the peruvian chronicles, machu picchu

10 Aug
It was 6:30 on the dot when out of nowhere El Gato, our Machu Picchu expert, appeared in the breakfast room, nonchalantly perusing the assortment of breads while impatiently urging the Garbage Bag Brigade to finish eating, lest we miss our 30 minute bus ride up to Machu Picchu, the crux of our trek up the Salkantay Trail.
 
At 6:30am the heat and humidity of the day were starting to beat down on the tops of our heads, baking into our sunburnt shoulders. As we waited to load the bus, newly purchased bottles of water were passed among us, now a group of 13.
 
The day before we said our goodbyes to Richi, one of our ever-faithful guides during our time on the trail. The goodbye was surprisingly touching. Although we’d only known each other 10 days, it felt like we were a family. Hugs and handshakes were shared, kisses on cheeks, slaps on the back and promises to keep in touch echoed through the train station.
 
During our time on the trail, Richi tried to explain the feeling that overtakes visitors upon arriving at Machu Picchu and each time he struggled to find the words that would allow him to verbalize the emotion. It was as if the feelings were not tangible, like Machu Picchu and all that it enveloped were surreal, unbelievable.
 
As Richi was boarding the train back to his hometown of Cuzco, he gave me one last hug, whispering in my ear “feel it with your heart, not your head”.
 
“Feel it with your heart, not your head”
 
The next morning, Richi’s words bounced around my brain as our chariot chugged and lurched up the winding road that leads up to the most celebrated Inca site in the world.
 
“Feel it with your heart, not your head”
 
30 minutes and 10 switchbacks later, we arrived at the entrance gates of Machu Picchu. We disembarked and El Gato fought to create a path through the throngs of tourists loitering outside the gates.
 
“Feel it with your heart, not your head”
 
Finally. After a week of trekking through the Peruvian Flats, the Cloud Forest, coffee plantations and along the rushing waters of glacier fed rivers, we had made it to our destination.
 
Unfortunately, so had what seemed to be the rest of the world.
 
“Feel it with your heart, not your head”
 
Like a superhero whose powers consisted of warding off other tourists, El Gato toured us around the site, brushing off “hanger-oners” and clearing paths with a wave of his hand, providing the GBB a precedence in the learnings of our final “Inca class”. El Gato pointed out the imaculately carved irrigation lines created by Inca architects, the perfectly layered grassy green terraces, the smooth stones and the notches in each wall that held the stones so tightly that “not even a knife” could slice through the seams in the rock.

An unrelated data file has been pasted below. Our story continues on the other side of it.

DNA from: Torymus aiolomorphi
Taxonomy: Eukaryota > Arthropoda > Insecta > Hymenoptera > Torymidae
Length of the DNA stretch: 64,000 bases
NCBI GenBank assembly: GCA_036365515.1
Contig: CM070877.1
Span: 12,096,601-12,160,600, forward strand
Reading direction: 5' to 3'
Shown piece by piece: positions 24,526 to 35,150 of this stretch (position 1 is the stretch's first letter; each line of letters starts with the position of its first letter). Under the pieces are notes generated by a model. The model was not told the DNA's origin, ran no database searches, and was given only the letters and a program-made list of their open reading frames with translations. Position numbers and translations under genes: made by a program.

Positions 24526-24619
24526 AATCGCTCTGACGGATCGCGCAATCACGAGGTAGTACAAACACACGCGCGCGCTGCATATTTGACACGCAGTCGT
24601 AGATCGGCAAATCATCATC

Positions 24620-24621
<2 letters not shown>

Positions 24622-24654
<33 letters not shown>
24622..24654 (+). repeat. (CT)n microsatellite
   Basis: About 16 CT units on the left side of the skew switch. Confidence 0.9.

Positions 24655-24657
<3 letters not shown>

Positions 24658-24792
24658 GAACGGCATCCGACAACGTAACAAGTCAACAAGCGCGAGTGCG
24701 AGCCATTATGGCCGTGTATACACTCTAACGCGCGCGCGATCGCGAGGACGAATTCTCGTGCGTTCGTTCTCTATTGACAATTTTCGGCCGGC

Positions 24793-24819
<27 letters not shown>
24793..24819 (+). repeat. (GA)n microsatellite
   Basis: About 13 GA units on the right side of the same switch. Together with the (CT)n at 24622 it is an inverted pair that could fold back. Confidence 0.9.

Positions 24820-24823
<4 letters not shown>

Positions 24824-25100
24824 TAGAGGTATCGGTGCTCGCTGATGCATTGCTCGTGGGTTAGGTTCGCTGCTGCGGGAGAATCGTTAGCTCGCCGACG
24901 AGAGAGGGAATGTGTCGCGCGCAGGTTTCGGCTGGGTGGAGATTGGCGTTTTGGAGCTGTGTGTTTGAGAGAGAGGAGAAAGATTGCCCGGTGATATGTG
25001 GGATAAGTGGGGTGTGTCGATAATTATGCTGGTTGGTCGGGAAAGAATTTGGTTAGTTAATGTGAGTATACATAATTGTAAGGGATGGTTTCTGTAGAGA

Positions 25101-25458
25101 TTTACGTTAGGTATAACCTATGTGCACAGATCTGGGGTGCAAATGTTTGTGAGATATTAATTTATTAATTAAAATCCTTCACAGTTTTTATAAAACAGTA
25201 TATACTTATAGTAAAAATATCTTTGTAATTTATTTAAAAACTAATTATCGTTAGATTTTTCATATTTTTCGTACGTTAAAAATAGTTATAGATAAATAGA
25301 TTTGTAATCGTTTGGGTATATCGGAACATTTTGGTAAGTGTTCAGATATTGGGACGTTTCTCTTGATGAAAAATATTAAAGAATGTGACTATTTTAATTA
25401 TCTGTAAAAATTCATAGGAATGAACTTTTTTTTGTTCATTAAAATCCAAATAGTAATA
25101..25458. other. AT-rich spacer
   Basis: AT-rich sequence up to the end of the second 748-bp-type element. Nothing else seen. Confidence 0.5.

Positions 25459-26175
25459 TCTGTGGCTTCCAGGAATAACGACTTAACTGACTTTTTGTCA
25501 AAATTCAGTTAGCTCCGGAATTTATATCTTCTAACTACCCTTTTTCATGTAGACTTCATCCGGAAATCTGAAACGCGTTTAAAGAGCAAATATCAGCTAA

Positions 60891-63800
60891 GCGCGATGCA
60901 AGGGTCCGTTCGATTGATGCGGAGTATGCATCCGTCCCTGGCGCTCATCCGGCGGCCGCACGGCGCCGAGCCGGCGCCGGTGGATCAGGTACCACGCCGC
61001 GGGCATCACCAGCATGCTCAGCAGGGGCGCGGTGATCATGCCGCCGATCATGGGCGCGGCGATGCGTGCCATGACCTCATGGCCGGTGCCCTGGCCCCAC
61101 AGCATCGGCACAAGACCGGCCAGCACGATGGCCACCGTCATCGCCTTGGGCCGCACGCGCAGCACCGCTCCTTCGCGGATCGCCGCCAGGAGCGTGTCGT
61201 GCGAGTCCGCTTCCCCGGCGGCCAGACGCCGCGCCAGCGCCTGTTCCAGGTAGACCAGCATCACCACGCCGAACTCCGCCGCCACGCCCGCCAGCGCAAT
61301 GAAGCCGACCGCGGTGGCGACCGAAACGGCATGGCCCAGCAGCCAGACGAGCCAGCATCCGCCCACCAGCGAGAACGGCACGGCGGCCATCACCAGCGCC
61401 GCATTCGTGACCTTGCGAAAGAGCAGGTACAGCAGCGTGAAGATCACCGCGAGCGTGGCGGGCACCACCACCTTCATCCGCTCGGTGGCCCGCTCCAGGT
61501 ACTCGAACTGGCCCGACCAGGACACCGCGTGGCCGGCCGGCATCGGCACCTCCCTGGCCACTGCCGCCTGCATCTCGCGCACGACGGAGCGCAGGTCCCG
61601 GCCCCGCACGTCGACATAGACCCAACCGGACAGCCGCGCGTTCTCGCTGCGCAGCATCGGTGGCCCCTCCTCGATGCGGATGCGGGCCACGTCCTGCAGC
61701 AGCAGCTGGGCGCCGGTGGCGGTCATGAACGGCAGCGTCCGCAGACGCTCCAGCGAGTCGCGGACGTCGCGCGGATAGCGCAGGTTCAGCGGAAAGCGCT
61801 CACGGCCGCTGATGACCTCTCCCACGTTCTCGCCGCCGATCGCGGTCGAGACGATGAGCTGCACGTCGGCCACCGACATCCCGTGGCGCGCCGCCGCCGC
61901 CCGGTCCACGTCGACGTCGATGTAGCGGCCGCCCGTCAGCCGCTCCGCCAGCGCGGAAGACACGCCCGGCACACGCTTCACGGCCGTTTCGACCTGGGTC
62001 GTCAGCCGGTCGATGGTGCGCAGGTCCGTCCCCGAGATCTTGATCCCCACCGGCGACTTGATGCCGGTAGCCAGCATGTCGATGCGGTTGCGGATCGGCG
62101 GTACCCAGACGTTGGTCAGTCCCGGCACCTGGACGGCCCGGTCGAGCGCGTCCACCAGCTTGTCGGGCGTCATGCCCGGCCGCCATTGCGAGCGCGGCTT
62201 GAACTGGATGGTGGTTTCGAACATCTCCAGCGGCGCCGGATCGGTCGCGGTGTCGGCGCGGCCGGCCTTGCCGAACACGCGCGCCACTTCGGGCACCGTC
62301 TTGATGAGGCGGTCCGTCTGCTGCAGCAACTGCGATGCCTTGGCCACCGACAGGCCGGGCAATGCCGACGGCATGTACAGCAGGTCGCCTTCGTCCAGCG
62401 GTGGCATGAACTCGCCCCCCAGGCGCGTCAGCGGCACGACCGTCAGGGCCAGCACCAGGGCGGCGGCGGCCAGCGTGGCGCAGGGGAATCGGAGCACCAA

“Feel it with your heart, not your head”
 
As we finished the tour, El Gato thanked us for visiting his country and left us almost as abruptly as he joined us at promptly 6:30 that morning.
 
Wayna Picchu was our last climb of the trek. A winding, terraced climb of about a mile of carved “steps”, Wayna Picchu, rises up above Machu Picchu like a soldier laying claim to a conquered territory.
 
“Feel it with your heart, not your head”
 
As we climbed up and up and up, clambering over slick gray stones cut into shallow steps, the Urubamba River winked and laughed as it looped around the peaks like a coiled snake, the tangled greenery of the jungle taunting the most adventurous of the Machu Picchu visitors to follow one of the numerous trails into its depths.
 
“Feel it with your heart, not your head”
 
Suddenly, as we rounded our final bend in the switch-backed terrain the Earth dropped away and Machu Picchu appeared below as if a mirage, the morning sun creating a halo that crowned the ancient stones and grassy terraces.
 
“Feel it with your heart, not your head”
 
As I pulled myself up those last few steps, the events of the last several days unfolded in front of me.
 
A slideshow of moments flashed through my brain. The stories that had been told each night during “Inca class”, the relationships that had budded and evolved into true friendships, the breathtaking scenery that did more than delight the eye, that touched each and everyone of us deep within our souls, the incredibly rich culture of Peru and its people and the brilliant history of the Inca people.
 
As the memories washed over me, my heart swelled with emotion and I came to realize that for me, the culmination of my trip, the heart and soul of it all, wasn’t all about visiting one of the Seven World Wonders, no matter how incredible the history. No, for me the experience of meeting the people that breathe life into Peru, the sumptuous flavors of the food that awakens your taste buds, feeling my soul open at the wonders of glaciers that scrape the heavens at a dazzling elevation of 20,574 feet, the happy chatter of what was once 14 strangers and the greens and yellows and pinks of the jungle mingling with the grays of the stately rocks of the Peruvian Flats.
 
For me, the culmination of this adventure did not begin and end with Machu Picchu. For me, my heart started feeling when I woke in Cuzco to the sound of the ancient city coming alive outside my window.
 
Peru, you had me at Haku.

mp

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